And yes, the bridge across the Tejo is inspired by the Golden Gate bridge in San Francisco.

02 December 2008

Transportation in Lisbon

By now trams are not so unusual for us - when not riding our bikes we primarily use the trams here in Geneva - but these old wagons in Lisbon were more fun than the modern ones we have here. The very steep and narrow streets they ran up and down were also far more interesting and at times we wondered if the brakes could actually keep the tram from sliding when stopping for a red light.
Unfortunately we didn't have time to try out Lisbon's furnicular but Lisbon offers a - for us - brand new method to tackle differences in level: an elevator!
In 1902 they simply built an elevator to make it easy to come from the city centre to the higher laying Bairro Alto neighbourhood. There are wonderful views from the top of the elevator (where there is a café as well) and it is possible to walk via a pedestrian bridge to Bairro Alto without worrying about finding a tram or putting unnecessary wear and tear on one's knees.
The architect (i.e. Raul Mesnier du Ponsard - for the elevator connaisseurs :-) was a student of Gustave Eiffel, which the construction might bear imprint of. At least, the idea of an elevator in Lisbon is almost as excentric as the idea of a gigantic viewing tower with three elevators in Paris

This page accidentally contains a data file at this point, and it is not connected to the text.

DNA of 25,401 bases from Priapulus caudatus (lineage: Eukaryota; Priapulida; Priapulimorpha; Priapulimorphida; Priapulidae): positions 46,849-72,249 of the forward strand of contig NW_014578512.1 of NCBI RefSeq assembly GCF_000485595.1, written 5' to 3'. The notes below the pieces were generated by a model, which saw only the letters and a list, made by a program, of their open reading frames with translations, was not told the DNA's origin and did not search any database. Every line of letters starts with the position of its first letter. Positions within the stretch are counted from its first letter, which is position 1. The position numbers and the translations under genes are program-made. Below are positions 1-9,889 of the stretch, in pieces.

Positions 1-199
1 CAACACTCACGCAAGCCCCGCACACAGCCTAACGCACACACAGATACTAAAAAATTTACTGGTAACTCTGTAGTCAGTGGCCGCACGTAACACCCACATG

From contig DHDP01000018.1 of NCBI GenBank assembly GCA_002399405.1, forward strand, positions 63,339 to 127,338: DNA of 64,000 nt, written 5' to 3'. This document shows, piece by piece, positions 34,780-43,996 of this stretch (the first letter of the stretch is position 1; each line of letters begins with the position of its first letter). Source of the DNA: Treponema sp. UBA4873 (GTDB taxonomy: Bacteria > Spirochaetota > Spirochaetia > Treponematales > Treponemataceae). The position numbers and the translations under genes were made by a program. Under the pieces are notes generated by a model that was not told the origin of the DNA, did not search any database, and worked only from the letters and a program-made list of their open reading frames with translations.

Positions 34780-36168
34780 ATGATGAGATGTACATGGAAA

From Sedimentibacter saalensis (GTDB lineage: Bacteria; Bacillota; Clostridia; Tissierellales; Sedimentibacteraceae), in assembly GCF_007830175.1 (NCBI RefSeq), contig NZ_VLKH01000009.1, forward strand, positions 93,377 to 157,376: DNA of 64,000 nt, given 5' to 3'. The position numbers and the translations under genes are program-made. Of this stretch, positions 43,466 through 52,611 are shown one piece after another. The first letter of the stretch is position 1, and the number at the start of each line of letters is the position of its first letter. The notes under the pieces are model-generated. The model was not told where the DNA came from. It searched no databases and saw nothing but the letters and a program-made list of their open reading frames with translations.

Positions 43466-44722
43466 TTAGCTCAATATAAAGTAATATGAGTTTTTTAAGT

01 December 2008

Ode to Lisbon

Okay, let's admit it: we love Lisbon!
The city is old - in certain places even dilapidated - and modern in a charming blend and there are numerous, quite different neighbourhoods to explore. It is beautifully situated by the Tejo river which is so wide that it seems like an ocean and the climate suits us very well (i.e. sunny in November!). Furthermore, when the cuisine consists primarily of grilled fresh fish and the Portuguese all seem to speak English perfectly, well, then it's hard not to be enthusiastic about the place.
That we also stayed at the absolutely best hostel/hotel we have visited so far only adds to the experience. Lisbon Lounge Hostel is located smack in the middle of the city centre and is very clean and cleverly furnished - and offers great breakfast and very nice employees.

Portugal and Lisbon as well as the Lounge Hostel should all expect to see us again some time in the future.